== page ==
Primary key constraint on a temporary table

Naomi 6,741 Reputation points

Hi everybody,

I believe I did run into the problem before and even asked a question about, but I don't remember the answer. In the stored procedure I create a temporary table with a primary key (I used the same name for the constraint as the actual table this temp table represented, but with # at the end of the name). All worked well.

Yesterday I wanted to improve the performance of that procedure and so I slightly adjusted the columns in the PK to exactly match the PK from the table we were selecting the data from. I ran the tests several times (creating that temp table and selecting data into it). All worked fine as the ad-hoc query.

So we deployed my changes as a procedure and I got this error 'Error Message: Could not create constraint or index. See previous errors.'

Luckily I remembered I ran into this before. I removed the # from PK's name, re-run the whole process, got this error again. So this time I changed the PK name to the name matching the original PK but with 2 at the end and it worked, but then another procedure failed (which we didn't alter, but I did experiment with the query used by it yesterday too).

So, how can I name (and do I need to name) constraints on the temporary tables? There is
DROP TABLE IF EXISTS #tempTable preceding the temp table creation. It seems to be only failing when it's part of SP.

Thanks a lot in advance.

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  1. Tom Cooper 8,441 Reputation points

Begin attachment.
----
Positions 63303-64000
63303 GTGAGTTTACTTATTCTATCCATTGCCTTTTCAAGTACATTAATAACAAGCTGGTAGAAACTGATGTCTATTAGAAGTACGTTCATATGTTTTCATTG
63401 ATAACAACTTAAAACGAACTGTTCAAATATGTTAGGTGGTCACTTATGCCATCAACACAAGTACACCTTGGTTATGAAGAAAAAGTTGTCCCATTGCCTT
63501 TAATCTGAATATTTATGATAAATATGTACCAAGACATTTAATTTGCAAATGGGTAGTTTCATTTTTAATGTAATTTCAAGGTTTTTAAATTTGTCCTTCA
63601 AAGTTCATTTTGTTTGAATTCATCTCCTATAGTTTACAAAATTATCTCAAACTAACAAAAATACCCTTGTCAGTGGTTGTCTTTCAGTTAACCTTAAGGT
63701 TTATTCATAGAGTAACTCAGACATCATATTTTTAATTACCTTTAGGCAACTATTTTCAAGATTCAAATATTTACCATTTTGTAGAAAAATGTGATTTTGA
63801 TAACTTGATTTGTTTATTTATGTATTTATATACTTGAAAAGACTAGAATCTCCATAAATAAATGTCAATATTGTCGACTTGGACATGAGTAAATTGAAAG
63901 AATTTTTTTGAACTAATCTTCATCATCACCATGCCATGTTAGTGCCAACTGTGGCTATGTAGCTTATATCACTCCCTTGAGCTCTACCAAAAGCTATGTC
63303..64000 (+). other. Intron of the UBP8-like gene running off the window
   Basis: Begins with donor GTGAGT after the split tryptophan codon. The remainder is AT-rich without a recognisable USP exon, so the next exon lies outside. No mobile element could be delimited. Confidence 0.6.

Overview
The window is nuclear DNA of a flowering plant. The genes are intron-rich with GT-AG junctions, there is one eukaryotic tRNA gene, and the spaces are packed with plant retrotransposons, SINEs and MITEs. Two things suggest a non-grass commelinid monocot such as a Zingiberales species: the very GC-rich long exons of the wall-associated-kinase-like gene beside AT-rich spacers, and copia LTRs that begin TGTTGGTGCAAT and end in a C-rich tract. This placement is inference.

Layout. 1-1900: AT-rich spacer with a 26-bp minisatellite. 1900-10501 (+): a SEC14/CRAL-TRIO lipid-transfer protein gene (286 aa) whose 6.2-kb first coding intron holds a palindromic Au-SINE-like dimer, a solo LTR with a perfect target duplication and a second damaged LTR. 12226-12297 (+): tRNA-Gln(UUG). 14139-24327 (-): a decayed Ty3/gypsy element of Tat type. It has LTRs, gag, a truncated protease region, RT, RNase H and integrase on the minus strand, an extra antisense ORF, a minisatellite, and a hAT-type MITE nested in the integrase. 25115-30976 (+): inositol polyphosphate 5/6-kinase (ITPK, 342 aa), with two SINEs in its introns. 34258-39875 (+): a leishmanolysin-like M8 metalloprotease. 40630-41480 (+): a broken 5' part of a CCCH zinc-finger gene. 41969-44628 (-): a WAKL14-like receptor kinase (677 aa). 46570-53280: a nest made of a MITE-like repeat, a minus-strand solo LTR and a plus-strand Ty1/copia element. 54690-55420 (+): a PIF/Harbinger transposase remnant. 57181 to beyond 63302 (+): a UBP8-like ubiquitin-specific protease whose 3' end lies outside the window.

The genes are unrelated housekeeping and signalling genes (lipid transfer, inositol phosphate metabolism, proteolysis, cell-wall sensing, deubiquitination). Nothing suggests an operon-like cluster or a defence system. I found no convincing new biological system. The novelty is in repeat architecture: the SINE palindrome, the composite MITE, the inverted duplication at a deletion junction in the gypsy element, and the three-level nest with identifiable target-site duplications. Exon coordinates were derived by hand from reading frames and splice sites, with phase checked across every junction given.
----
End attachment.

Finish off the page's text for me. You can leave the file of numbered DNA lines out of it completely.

Unless you have a good reason for naming a constraint on a temporary table, I would not name them. If you execute a statement like


    then while your connection can reference the table as #T, in tempdb, the table name will be something like #T_______00001B and the primary key name will be something like PK__#T_____4A56BC.

    If another connection then runs the same statement, that connection also gets a table it can reference as #T, but in tempdb, the table and constraint will have different names (the hex numbers at the end of the names will be different). As you know, that way each connection has it's own copy of #T and it's own primary key constraint.

    But if you do


    Then the primary key created in tempdb will be named T_PK. SQL will not add any characters to make the name unique. So if two connections try to have that table and primary key at the same time, SQL will try to create two objects named T_PK and you will get an error since all object names in a database (tempdb in this case) must be unique.

    You said you got the error message "Could not create constraint or index. See previous errors.". There really were two error messages (although depending on how your error handler handles multiple error messages, the first one might not be displayed. The first message would have been "There is already an object named 'T_PK' in the database. (Of course, T_PK would be replaced by whatever name you gave your primary key constraint.

    The only way you can name the constraint is either 1) only allow one connection at a time to create and use that tempdb, or 2) make sure that each connection uses a different name for the constraint. But I would recommend just not giving the constraint a name.


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